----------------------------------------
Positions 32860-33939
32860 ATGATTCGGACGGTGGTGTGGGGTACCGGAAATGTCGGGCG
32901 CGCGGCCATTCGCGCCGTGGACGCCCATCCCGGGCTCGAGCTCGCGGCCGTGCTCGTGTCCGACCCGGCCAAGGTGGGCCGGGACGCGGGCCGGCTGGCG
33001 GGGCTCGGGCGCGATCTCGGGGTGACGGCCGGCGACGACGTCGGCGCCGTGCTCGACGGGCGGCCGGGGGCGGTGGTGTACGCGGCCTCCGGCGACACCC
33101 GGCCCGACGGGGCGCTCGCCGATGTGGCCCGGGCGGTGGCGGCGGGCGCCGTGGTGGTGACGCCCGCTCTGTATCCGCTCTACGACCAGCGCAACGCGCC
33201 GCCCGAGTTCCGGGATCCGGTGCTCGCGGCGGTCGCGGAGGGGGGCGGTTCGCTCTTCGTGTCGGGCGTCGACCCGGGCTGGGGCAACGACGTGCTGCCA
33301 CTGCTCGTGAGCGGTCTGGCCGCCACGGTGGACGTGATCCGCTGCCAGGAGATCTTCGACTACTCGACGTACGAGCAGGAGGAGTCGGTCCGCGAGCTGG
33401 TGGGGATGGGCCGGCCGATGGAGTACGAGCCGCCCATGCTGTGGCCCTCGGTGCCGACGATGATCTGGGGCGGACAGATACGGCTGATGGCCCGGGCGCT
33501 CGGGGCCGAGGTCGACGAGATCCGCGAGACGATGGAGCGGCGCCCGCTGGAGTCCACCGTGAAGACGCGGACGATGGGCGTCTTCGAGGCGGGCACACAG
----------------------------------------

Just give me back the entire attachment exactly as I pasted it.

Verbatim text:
Positions 32860-33939
32860 ATGATTCGGACGGTGGTGTGGGGTACCGGAAATGTCGGGCG
32901 CGCGGCCATTCGCGCCGTGGACGCCCATCCCGGGCTCGAGCTCGCGGCCGTGCTCGTGTCCGACCCGGCCAAGGTGGGCCGGGACGCGGGCCGGCTGGCG
33001 GGGCTCGGGCGCGATCTCGGGGTGACGGCCGGCGACGACGTCGGCGCCGTGCTCGACGGGCGGCCGGGGGCGGTGGTGTACGCGGCCTCCGGCGACACCC
33101 GGCCCGACGGGGCGCTCGCCGATGTGGCCCGGGCGGTGGCGGCGGGCGCCGTGGTGGTGACGCCCGCTCTGTATCCGCTCTACGACCAGCGCAACGCGCC
33201 GCCCGAGTTCCGGGATCCGGTGCTCGCGGCGGTCGCGGAGGGGGGCGGTTCGCTCTTCGTGTCGGGCGTCGACCCGGGCTGGGGCAACGACGTGCTGCCA
33301 CTGCTCGTGAGCGGTCTGGCCGCCACGGTGGACGTGATCCGCTGCCAGGAGATCTTCGACTACTCGACGTACGAGCAGGAGGAGTCGGTCCGCGAGCTGG
33401 TGGGGATGGGCCGGCCGATGGAGTACGAGCCGCCCATGCTGTGGCCCTCGGTGCCGACGATGATCTGGGGCGGACAGATACGGCTGATGGCCCGGGCGCT
33501 CGGGGCCGAGGTCGACGAGATCCGCGAGACGATGGAGCGGCGCCCGCTGGAGTCCACCGTGAAGACGCGGACGATGGGCGTCTTCGAGGCGGGCACACAG